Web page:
Open Access
Farbo, James Michael
Area of Honors:
Chemical Engineering
Bachelor of Science
Document Type:
Thesis Supervisors:
  • Enrique Daniel Gomez, Thesis Supervisor
  • Michael John Janik, Honors Advisor
  • organic photovoltaic
  • solar energy
  • renewable energy
  • bulk heterojunction
  • bilayer heterojunction
  • ordered heterojunction
  • P3HT
  • PCBM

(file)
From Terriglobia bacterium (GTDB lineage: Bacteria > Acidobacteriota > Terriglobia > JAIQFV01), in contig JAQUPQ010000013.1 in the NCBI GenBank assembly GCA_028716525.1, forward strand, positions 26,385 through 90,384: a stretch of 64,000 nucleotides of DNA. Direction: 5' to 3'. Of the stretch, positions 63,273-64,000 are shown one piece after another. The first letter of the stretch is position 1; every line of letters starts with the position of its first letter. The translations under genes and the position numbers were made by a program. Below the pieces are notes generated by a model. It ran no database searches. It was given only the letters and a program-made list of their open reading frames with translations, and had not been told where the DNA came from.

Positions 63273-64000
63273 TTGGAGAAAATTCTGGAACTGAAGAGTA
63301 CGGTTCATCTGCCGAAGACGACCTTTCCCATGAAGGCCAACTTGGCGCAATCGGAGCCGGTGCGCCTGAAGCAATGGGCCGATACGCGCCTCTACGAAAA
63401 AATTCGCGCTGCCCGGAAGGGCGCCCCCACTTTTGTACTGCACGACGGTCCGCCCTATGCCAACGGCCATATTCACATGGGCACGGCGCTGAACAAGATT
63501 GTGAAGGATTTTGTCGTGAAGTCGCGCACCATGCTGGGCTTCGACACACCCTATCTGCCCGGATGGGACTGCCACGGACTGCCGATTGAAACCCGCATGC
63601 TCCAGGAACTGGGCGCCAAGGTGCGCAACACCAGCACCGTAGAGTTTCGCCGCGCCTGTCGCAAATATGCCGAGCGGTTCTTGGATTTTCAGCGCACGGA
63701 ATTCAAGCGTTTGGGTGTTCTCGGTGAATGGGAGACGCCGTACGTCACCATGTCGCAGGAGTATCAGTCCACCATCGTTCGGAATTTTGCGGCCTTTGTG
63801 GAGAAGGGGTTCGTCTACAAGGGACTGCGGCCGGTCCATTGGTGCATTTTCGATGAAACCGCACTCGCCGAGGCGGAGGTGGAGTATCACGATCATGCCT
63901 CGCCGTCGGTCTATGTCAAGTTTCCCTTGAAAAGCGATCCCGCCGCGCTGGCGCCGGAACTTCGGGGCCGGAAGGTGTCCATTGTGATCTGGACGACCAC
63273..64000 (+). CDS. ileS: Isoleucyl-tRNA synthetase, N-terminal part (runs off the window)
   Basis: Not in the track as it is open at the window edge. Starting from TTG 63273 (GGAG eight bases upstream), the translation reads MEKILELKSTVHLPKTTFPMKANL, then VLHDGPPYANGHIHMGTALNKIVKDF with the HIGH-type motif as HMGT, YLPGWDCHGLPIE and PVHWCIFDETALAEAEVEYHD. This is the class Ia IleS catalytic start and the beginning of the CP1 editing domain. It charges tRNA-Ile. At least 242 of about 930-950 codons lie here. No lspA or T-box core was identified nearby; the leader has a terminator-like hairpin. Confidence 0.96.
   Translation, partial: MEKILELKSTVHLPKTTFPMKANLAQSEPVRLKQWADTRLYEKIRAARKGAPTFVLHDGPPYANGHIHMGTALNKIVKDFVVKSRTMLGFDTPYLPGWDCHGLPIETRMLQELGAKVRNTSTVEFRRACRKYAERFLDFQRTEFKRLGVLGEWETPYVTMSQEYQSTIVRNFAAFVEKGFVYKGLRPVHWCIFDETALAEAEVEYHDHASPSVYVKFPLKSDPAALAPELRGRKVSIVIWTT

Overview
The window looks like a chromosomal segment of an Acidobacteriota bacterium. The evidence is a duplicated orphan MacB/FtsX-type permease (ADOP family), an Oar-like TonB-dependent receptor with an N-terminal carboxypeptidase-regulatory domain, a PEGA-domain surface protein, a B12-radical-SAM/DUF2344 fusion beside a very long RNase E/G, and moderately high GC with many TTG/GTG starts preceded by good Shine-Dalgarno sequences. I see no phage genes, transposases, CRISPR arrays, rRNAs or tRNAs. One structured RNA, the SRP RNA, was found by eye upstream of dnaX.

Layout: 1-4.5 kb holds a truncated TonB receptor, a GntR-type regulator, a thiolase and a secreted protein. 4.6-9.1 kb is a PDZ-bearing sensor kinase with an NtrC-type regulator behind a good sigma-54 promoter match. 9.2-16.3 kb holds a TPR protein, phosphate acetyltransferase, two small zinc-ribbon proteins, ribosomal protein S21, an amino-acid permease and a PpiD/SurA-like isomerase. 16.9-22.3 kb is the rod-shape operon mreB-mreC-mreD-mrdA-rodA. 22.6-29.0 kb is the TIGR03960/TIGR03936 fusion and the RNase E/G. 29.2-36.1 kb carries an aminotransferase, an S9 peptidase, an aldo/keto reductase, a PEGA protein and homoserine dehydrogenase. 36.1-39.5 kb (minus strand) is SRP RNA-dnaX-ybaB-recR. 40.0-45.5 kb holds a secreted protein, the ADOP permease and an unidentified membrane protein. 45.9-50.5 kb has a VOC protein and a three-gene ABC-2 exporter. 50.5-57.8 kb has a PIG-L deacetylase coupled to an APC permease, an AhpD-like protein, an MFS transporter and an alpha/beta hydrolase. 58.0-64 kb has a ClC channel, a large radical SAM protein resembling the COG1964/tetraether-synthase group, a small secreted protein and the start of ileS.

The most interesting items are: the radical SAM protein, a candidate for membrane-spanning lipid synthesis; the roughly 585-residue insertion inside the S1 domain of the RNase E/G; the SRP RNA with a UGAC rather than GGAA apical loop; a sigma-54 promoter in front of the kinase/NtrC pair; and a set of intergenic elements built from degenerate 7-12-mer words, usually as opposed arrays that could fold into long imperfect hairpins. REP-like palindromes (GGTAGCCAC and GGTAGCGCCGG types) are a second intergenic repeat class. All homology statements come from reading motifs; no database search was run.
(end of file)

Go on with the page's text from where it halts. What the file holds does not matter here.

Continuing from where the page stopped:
Organic photovoltaics provide an alternative pathway to harness solar energy and reduce the world’s dependence on fossil fuels. While organic photovoltaics have shown promise on a laboratory scale, many aspects of their design that must be optimized before devices can be mass produced on an industrial scale. This thesis explored two unique families of organic photovoltaics that possess conventional and inverted geometries. Organic photovoltaics with conventional geometries direct electrons towards the top electrode (cathode), while holes travel towards the bottom electrode (anode). Contrarily, organic photovoltaics with inverted geometries have opposite polarity relative to conventional geometries, which flips the direction charges travel. In short, inverted organic photovoltaics have a few inherent benefits over conventional organic photovoltaics including relatively low oxidation of top electrode and reduced degradation of active layer materials, which promote long-term device performance and stability. Due to their high potential for commercial applications, inverted devices with both bulk and bilayer heterojunctions were the main subjects of our academic research. This thesis explored devices with Glass/ITO/ZnO/Active Layer/MoO3/Ag architecture – inverted bulk heterojunction devices contained a 1:2 P3HT/PFTBT active layer, whereas inverted bilayer heterojunction devices contained a P3HT layer directly on top of a PFTBT layer. The goal of this thesis was to successfully create inverted bulk heterojunction and inverted bilayer heterojunction photovoltaics and optimize one key component in their design – the electron blocking layer (MoO3). Varying the thickness of MoO3, while keeping all other design variables constant, allowed us to experimentally determine the optimal thickness to be 0.1 nm for both systems. Max efficiencies for inverted bulk heterojunction and inverted bilayer heterojunction devices possessing 0.1 nm MoO3 were 0.32% and 0.099%, respectively. These experimental findings can guide the optimization of related device systems, particularly those containing block-copolymer based heterojunctions, which promotes an incremental increase in organic photovoltaic device performance.